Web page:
The next text is found in Colossians.

Colossians 3:12-1712 Put on then, as God’s chosen ones, holy and beloved, compassionate hearts, kindness, humility, meekness, and patience, 13 bearing with one another and, if one has a complaint against another, forgiving each other; as the Lord has forgiven you, so you also must forgive. 14And above all these put on love, which binds everything together in perfect harmony. 15And let the peace of Christ rule in your hearts, to which indeed you were called in one body. And be thankful. 16Let the word of Christ dwell in you richly, teaching and admonishing one another in all wisdom, singing psalms and hymns and spiritual songs, with thankfulness in your hearts to God. 17And whatever you do, in word or deed, do everything in the name of the Lord Jesus, giving thanks to God the Father through him. (ESV)

These comments from Paul are set against or as a counter-point to his previous thoughts in vss.5-11. Notice what Paul says there:

5 Put to death therefore what is earthly in you:sexual immorality, impurity, passion, evil desire, and covetousness, which is idolatry. 6 On account of these the wrath of God is coming. 7 In these you too once walked, when you were living in them. 8But now you must put them all away: anger, wrath, malice, slander, and obscene talk from your mouth. 9 Do not lie to one another, seeing that you have put off the old selfwith its practices 10and have put on the new self, which is being renewed in knowledge after the image of its creator. 11 Here there is not Greek and Jew, circumcised and uncircumcised, barbarian, Scythian, slave, free; but Christ is all, and in all. (ESV)

This all starts with the first four verses of the chapter where Paul exhorts the reader to set his mind on things above (where Christ is). If we are focusing on what is above then the natural reaction would be to move away from the things of the world, which Paul identifies as sexual immorality, impurity, passion, anger, wrath, lying, etc (vss.5-11). Then he goes back to identifying what he meant when he said to “seek the things that are above,” which is what vss. 12-15 are about. Essentially the flow of his arguments is “don’t do this, but instead do this.”

Then in vs. 15-16 he gives specific direction on how they are to accomplish seeking the heavenly things. First, let the peace of Christ rule our hearts. Second, let the word of Christ dwell in us.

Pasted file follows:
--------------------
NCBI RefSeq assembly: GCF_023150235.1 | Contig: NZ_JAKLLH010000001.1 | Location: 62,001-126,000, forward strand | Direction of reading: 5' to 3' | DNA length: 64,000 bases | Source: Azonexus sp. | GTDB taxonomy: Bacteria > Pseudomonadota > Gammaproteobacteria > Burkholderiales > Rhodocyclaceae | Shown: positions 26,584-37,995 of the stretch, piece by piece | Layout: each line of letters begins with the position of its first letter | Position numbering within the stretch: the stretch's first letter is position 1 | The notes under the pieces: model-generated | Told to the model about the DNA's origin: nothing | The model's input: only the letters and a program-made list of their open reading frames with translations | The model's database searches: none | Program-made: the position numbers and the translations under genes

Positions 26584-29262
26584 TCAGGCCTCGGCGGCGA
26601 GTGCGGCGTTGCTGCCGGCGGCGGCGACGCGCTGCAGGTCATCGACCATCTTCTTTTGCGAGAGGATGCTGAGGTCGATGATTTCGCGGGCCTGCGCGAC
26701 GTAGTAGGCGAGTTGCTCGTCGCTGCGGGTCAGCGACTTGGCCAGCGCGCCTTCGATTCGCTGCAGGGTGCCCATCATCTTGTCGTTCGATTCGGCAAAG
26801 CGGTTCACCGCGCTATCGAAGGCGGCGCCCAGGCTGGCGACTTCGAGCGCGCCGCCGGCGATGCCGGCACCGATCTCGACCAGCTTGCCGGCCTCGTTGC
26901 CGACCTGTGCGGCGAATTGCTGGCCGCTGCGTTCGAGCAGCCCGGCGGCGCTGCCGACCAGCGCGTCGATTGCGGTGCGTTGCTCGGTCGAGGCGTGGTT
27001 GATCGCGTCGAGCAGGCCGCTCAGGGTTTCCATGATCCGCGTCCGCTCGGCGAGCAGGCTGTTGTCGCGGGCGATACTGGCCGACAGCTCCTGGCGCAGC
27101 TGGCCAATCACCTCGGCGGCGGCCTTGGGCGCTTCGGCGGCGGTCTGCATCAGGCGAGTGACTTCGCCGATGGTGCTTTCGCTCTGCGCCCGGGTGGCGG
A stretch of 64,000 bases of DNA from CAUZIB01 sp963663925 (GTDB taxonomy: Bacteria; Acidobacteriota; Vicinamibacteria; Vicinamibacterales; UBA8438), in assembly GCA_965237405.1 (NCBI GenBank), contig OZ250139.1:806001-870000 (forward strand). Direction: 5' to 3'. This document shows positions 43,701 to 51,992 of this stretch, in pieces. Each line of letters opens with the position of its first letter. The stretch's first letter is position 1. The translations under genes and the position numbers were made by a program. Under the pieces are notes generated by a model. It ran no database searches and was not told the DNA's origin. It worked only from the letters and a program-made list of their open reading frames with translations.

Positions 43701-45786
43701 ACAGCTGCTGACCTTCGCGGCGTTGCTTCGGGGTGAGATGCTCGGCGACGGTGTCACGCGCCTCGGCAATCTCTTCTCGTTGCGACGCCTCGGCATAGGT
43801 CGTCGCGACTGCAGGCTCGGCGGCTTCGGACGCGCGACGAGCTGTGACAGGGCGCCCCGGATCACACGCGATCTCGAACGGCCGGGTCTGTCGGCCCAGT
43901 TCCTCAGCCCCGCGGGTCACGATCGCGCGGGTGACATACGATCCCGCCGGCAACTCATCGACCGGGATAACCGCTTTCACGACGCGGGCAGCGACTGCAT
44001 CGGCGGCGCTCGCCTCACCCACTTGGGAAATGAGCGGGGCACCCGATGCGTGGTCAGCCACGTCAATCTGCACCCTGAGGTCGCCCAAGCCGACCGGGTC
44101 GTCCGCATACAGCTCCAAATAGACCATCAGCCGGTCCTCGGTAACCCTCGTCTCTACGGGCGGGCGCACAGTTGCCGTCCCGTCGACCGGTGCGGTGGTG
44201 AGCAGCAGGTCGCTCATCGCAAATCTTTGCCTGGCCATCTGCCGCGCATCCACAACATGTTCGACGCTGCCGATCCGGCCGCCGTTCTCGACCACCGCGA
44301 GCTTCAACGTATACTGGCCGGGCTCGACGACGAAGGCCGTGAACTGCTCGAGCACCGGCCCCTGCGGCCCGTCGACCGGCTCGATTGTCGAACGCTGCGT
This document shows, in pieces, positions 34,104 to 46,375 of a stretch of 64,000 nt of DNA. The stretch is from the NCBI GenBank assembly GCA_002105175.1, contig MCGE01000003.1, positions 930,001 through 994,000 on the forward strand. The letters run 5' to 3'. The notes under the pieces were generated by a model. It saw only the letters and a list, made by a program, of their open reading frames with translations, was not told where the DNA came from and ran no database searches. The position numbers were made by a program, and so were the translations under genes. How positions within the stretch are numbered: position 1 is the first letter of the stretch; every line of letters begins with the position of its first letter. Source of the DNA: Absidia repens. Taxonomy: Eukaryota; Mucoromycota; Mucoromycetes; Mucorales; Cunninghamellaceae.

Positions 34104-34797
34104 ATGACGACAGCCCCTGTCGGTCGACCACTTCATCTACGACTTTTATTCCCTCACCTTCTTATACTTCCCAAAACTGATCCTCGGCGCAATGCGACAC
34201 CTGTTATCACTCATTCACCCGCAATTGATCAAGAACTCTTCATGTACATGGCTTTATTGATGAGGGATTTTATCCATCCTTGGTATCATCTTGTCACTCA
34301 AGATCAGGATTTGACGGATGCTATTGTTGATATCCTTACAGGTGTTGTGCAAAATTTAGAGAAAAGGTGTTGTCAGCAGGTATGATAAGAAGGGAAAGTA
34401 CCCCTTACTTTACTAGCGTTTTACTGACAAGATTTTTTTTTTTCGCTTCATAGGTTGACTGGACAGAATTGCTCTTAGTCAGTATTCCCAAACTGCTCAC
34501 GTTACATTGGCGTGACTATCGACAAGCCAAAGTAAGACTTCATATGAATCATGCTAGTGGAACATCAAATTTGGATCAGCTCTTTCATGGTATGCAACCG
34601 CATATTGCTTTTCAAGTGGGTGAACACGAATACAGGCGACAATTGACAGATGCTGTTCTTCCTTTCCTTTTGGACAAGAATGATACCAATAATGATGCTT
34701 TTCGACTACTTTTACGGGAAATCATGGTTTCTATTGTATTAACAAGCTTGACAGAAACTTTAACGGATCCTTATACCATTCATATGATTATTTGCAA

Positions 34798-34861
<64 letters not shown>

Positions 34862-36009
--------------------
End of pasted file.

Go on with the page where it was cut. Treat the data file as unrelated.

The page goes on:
Paul is saying that Christ’s peace is to hold sway over every aspect of the readers’ lives they relate to one another. In other words, Christ himself, who is the Lord of peace, is to be present and ruling in their midst. If this occurs then the members of the congregation will mutually teach and admonish one another in a thoughtful and tactful way. This teaching and admonishing will take place by singing psalms, hymns and spiritual songs, all the while being done with a thankful and gracious heart.

In applying the Purpose/Principle/Precedent model to this scripture we see that Paul’s purpose here has nothing to do with musical instruments or even worship. His purpose in writing was to instruct the readers to focus on things above (not earthly things). That’s it. It’s really a fairly simple and straight-forward passage: “here’s what I expect, this is how not to do it and this is how to do it. And if you are doing it, then this will be taking place.”

Is there a specific principle there to apply? Yes, I believe so. But it’s not about instruments or worship. Instead, I think it has to do with our relationships with each other. Notice how Paul focuses on our relationships in vss.13-14, which he sums up with defining how to achieve perfect harmony. I think that’s the principle. Is there a specific precedent to be followed? No, I don’t believe so. This is about righteous living (i.e. focusing on things above). There is no specific action (other than those listed of course) to emulate.

The result of this method: instruments are not referred to or commented on. Thus, they are allowed.